An IPEC survey shows that Lula da Silva has 52 percent of the citizen preferences, a figure that would allow the leftist leader to win in the first round.
On Tuesday, Brazil's Superior Electoral Tribunal (TSE) officially kicked off the political campaign for the October 2 elections.
Brazilians will elect president, vice president, subnational lawmakers and governors, 513 members of the Lower House, and 27 seats in the Senate.
TSE authorities registered 14,552 candidates for state lawmakers, 9,211 candidates for federal lawmakers, and 544 candidates for lawmakers at the Federal District. Governorships will be contested by 185 candidates and the Senate seats by 192 candidates.
The presidency will be contested by 12 candidates: President Jair Bolsonaro (Liberal Party), former President Lula da Silva (Workers' Party), Ciro Gomes (Democratic Labor Party), Simone Tebet (Brazilian Democratic Movement), Vera Salgado (Socialist Workers' United Party), Felipe D'Avila (Nuevo), Soraya Thronicke (Brazil Union), Jose Eymael (Christian Democracy), Leo Pericles (Popular Unity), Sofia Manzano (Brazilian Communist Party), Roberto Jefferson (Labor Party Brazilian), and Pablo Marcal (Republican Party of Social Order).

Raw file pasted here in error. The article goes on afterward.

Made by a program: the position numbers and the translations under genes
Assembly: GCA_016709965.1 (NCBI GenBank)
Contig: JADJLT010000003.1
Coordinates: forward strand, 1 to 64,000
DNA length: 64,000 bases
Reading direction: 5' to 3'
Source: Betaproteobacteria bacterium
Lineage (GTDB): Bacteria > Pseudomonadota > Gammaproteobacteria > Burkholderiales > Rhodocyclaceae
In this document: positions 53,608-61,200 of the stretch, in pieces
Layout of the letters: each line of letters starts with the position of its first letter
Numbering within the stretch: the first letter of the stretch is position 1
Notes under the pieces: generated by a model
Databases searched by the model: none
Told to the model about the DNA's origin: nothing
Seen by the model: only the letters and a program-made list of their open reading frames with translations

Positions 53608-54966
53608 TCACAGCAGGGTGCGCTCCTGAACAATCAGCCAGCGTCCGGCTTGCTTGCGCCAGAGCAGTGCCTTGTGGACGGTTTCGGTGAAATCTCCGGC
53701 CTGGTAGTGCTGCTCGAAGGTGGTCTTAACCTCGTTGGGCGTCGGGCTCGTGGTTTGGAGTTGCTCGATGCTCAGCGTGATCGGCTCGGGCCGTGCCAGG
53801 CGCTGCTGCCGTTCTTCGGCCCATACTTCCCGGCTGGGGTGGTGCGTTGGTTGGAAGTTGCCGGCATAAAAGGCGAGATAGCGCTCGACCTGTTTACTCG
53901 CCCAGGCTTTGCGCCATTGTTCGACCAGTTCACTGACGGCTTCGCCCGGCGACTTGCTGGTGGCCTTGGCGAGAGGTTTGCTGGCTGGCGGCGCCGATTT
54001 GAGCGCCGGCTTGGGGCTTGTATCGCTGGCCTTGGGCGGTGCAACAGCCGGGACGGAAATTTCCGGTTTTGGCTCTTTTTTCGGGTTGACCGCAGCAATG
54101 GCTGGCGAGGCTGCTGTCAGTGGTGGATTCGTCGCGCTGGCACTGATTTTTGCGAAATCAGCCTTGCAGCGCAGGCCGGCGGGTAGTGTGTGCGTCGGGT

The tweet reads, "This is beautiful! Lula's campaign march is arriving right now."
So far, all the voting intention polls contracted by private companies assure that the Workers' Party candidate will easily reach the presidency, defeating the far-right politician Bolsonaro, who seems unwilling to accept his loss easily.
On Monday night, TV Globo released the results of a survey by the IPEC consulting firm, which shows that Lula da Silva has 52 percent of the citizen preferences at the national level, with a margin of error of 2 points. This figure would allow the leftist leader to win in the first round given that Bolsonaro barely reaches 37 percent of the voting intentions.
“The first step to rebuild our country is to win the elections. Brazil is immense, that's why I count on your help to bring, through the networks and in the streets, a message of faith and hope to our people” Lula tweeted on Tuesday.